Bitcoin May Not Be So Anonymous, After All

Photograph by Tomohiro Ohsumi/Bloomberg

Bitcoin is many things to many people. To some anarchists, criminals, and their antagonists in law enforcement, it’s primarily seen as a way to conduct financial transactions in private. To others, it’s also a volatile commodity for brave-hearted speculators and an increasingly efficient method to send money back and forth. The Bitcoin Foundation, which went on Monday to meet with regulators in Washington, would like to focus on the last point. The regulators care about how they can smoke out criminals.

That may be easier than it seems. Academics have been working on techniques to track Bitcoin transactions and—like many ostensibly private activities on the Internet—the transfers are vulnerable to tricks. While Bitcoin is regularly described as anonymous, it is more accurate to describe it as pseudonymous. Every transaction is stored in a public record called a block chain, with information on the accounts involved and the number of Bitcoins exchanged. This is a necessary part of the structure; analyzing these transactions is how the system makes sure that people aren’t using the the same coins over and over. While Bitcoin is not as transparent to regulators as credit-card transactions, it is much more so than cash. “Policymakers would never seriously consider banning cash,” (PDF) argues Jerry Brito, director of the technology research program at Mercatus Center at George Mason University, who attended the meetings in Washington.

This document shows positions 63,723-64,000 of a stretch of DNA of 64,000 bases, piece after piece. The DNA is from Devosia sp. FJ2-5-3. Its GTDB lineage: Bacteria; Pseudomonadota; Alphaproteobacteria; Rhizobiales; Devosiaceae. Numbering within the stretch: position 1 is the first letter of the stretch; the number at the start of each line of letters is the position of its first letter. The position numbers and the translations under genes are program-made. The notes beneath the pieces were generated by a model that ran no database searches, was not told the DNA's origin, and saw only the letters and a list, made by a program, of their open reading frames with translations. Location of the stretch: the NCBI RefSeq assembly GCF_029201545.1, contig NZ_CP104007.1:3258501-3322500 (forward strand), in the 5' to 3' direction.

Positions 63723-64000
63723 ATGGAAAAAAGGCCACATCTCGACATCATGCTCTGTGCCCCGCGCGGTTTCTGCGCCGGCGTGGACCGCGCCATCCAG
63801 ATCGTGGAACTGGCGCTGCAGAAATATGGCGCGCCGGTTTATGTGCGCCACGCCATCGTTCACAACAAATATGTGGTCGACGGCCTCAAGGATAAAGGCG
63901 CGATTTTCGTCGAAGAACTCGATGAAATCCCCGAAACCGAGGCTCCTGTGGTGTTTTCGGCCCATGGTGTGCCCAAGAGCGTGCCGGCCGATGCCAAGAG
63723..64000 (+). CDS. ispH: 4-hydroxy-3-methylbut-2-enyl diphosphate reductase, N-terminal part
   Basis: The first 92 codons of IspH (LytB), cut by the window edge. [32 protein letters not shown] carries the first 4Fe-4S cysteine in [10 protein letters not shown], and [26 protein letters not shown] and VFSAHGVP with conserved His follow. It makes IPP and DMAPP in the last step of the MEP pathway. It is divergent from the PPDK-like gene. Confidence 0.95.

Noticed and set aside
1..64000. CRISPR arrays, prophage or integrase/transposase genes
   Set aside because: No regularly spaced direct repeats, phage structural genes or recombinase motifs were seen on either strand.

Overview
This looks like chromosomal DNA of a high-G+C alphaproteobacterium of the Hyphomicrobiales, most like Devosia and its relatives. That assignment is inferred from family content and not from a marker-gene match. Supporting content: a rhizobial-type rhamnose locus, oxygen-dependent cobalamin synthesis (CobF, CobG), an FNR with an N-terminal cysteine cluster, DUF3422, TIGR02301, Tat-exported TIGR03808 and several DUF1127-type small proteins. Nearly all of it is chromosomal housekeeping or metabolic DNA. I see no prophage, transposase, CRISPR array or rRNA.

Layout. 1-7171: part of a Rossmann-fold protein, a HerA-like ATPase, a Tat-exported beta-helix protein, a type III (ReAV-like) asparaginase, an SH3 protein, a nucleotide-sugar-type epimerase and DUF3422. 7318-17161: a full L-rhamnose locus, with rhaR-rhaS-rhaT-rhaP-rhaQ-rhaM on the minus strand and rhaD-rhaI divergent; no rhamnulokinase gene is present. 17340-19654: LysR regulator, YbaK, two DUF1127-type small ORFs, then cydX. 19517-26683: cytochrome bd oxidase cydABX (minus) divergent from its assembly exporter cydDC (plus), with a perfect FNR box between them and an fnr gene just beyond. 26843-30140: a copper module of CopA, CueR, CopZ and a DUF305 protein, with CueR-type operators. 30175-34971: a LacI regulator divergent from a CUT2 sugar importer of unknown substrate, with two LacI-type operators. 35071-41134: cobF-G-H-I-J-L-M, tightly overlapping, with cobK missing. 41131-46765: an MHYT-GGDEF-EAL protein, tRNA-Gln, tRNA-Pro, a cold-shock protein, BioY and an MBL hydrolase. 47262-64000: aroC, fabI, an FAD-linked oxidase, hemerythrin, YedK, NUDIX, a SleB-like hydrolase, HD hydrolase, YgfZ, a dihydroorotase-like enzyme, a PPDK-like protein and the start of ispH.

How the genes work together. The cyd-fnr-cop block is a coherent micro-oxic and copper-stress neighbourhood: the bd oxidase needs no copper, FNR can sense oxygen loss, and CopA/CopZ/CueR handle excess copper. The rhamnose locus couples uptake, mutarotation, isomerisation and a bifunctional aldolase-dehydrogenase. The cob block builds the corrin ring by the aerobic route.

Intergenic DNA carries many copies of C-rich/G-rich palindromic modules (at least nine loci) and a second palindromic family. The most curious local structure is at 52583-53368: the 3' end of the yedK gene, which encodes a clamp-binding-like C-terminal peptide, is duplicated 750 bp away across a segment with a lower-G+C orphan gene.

Still, people can set up as many accounts as they want, and nothing within Bitcoin connects real-life identities to the pseudonyms of Bitcoin users. This is why regulators are primarily focused on exchanges, wherein government-issued currencies are converted into Bitcoins, and vice-versa. But given enough data, even anonymous networks can be unraveled, as has been shown with user data from AOL and Netflix. DARPA is so worried that public data could be weaponized, using similar techniques, that it recently put out a call for research projects to explore the idea.

In one study, researchers in Germany and Switzerland were able to show that almost 40 percent of Bitcoin user identities could be recovered (PDF), even if they were using the recommended privacy protections. A paper to be presented later this year by researchers from the University of California, San Diego and George Mason University argues that the network’s increased reliance on a few large accounts (PDF) makes user identities less secure. The increasing ease with which large transactions can be tracked to people’s real-world identities “ultimately makes Bitcoin unattractive today for high-volume illicit use such as money laundering,” they wrote.

The block chain is available to whomever wants to look at it, without subpoena or probable cause. There is no reason why law enforcement officials couldn’t do their own metadata analysis. In fact, they seem to have quite an interest in doing so already.

Still, says Brito, the tension with regulators was on display Monday. In part this stemmed from the inability of Bitcoin Foundation to directly address many of the regulators’ concerns: It doesn’t control the technology. Skepticism ruled the day.

“I think that they expected the Bitcoin Foundation to have policy answers, and they didn’t because there aren’t easy ones,” he said. “These are guys who are paid to worry about money laundering, so that’s what they did. They worried.”

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